# More Kinds of Methods

#1

Why wouldn't this work? It returns NaN.

``````var square = new Object();

var calcPerimeter = function(x) {
return this.x * 4;
};
var calcArea = function (y) {
return this.y * this.y;
};
// help us define an area method here

square.calcPerimeter = calcPerimeter;
square.calcArea = calcArea;
var p = square.calcPerimeter(4);
var a = square.calcArea(2);
console.log(p);
console.log(a);``````

#2

Take a look at this method:

``````var calcPerimeter = function(x) {
return this.x * 4;
};``````

You use `this.x`, this means that your object must have the `x` property. And your function also takes a parameter, but you don't use it in the body of the function. You have mixed two completely different techniques.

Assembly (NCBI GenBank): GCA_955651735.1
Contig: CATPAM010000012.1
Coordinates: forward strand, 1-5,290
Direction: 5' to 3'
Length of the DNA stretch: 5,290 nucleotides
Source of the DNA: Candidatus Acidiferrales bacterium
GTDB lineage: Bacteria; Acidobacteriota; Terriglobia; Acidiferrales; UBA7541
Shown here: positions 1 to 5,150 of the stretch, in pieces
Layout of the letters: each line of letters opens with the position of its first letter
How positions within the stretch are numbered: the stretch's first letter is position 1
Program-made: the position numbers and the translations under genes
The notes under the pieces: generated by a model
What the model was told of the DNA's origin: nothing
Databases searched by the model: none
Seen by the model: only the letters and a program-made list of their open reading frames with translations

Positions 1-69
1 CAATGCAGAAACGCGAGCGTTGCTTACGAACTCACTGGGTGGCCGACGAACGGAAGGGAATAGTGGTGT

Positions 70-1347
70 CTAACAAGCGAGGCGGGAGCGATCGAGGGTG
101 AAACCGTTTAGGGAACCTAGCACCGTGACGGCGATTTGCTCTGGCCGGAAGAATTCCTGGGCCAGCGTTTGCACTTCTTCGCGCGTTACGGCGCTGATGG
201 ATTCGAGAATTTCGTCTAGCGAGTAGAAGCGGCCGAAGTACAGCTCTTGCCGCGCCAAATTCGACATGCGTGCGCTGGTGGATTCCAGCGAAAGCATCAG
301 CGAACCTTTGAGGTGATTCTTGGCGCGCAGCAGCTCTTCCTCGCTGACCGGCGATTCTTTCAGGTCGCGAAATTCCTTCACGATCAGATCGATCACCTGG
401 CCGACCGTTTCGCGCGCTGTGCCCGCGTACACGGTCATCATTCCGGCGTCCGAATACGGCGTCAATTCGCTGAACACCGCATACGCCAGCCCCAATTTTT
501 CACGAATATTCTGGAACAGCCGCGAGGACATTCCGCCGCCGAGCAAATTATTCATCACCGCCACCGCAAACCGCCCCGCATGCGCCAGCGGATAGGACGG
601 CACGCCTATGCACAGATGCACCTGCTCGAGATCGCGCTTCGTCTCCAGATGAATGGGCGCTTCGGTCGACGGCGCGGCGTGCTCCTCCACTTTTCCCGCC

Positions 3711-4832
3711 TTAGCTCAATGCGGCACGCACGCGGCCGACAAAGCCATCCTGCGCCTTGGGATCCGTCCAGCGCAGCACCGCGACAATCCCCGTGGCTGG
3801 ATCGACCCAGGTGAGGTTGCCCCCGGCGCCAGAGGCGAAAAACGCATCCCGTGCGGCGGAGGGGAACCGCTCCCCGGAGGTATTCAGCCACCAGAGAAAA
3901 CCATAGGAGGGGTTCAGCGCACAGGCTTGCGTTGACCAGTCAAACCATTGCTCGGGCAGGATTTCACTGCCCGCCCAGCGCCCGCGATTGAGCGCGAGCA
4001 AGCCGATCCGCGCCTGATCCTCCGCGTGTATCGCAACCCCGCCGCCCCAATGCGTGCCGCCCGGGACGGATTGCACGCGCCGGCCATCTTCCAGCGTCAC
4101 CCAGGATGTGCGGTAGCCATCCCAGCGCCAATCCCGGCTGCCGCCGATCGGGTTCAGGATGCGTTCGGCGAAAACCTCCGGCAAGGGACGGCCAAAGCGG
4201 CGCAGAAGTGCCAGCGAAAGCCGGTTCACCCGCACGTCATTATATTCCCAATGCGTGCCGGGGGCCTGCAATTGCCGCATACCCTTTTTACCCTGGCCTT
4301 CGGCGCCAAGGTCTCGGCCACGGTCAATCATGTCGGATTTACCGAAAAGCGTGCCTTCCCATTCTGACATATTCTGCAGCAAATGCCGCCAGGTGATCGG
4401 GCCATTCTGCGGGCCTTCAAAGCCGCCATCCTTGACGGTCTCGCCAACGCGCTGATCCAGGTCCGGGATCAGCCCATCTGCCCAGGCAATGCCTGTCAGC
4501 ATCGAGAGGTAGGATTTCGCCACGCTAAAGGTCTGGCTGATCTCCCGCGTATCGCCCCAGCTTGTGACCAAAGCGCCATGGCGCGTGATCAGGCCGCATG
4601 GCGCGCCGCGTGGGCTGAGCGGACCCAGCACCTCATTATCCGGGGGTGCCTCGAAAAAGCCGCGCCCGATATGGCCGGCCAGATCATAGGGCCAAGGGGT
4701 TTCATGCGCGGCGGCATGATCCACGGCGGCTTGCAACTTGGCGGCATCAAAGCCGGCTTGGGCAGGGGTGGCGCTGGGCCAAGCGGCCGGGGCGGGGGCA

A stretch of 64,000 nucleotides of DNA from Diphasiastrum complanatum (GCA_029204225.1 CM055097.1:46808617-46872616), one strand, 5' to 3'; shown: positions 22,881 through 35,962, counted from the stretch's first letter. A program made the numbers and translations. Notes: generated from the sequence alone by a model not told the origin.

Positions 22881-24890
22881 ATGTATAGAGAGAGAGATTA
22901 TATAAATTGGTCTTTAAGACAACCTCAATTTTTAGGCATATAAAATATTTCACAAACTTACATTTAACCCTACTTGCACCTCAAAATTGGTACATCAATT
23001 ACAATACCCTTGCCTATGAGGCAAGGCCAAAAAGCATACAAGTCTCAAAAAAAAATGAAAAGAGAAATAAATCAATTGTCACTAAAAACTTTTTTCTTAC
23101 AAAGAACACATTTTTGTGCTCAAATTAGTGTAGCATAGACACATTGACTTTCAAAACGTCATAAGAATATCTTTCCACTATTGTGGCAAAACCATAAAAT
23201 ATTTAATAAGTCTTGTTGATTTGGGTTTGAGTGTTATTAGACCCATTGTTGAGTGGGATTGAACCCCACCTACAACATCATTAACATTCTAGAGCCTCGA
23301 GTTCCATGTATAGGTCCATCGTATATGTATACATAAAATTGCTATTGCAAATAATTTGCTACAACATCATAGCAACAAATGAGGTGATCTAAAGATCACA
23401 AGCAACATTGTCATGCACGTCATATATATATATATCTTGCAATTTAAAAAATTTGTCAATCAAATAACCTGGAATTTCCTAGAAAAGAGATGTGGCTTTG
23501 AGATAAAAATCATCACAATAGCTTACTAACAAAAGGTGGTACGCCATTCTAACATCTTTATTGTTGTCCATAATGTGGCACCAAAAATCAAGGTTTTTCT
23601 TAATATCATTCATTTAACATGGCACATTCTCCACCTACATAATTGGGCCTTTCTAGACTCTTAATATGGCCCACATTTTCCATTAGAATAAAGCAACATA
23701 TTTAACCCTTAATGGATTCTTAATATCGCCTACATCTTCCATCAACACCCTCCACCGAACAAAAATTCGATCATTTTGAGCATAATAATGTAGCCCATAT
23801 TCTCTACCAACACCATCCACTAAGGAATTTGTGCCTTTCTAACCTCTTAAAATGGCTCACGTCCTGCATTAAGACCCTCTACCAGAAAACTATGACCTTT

And if we have a square... do we really need lengths of two sides?

Correct code with use of properties:

``````var square = new Object();

// functions without parameters!
var calcPerimeter = function() {
return this.x * 4;
};
var calcArea = function() {
return this.x * this.x;
};

// define fields and methods
square.calcPerimeter = calcPerimeter;
square.calcArea = calcArea;
square.x = 4;

var p = square.calcPerimeter();
var a = square.calcArea();
console.log(p);
console.log(a);``````

Correct code with use of parameters:

``````var square = new Object();

// functions refer to parameters, not to properties
var calcPerimeter = function(x) {
return x * 4;
};
var calcArea = function(x) {
return x * x;
};

square.calcPerimeter = calcPerimeter;
square.calcArea = calcArea;

// we have to pass values to methods
var p = square.calcPerimeter(4);
var a = square.calcArea(4);
console.log(p);
console.log(a);``````

The first solution is better and it's consistent with the OOP.

#3

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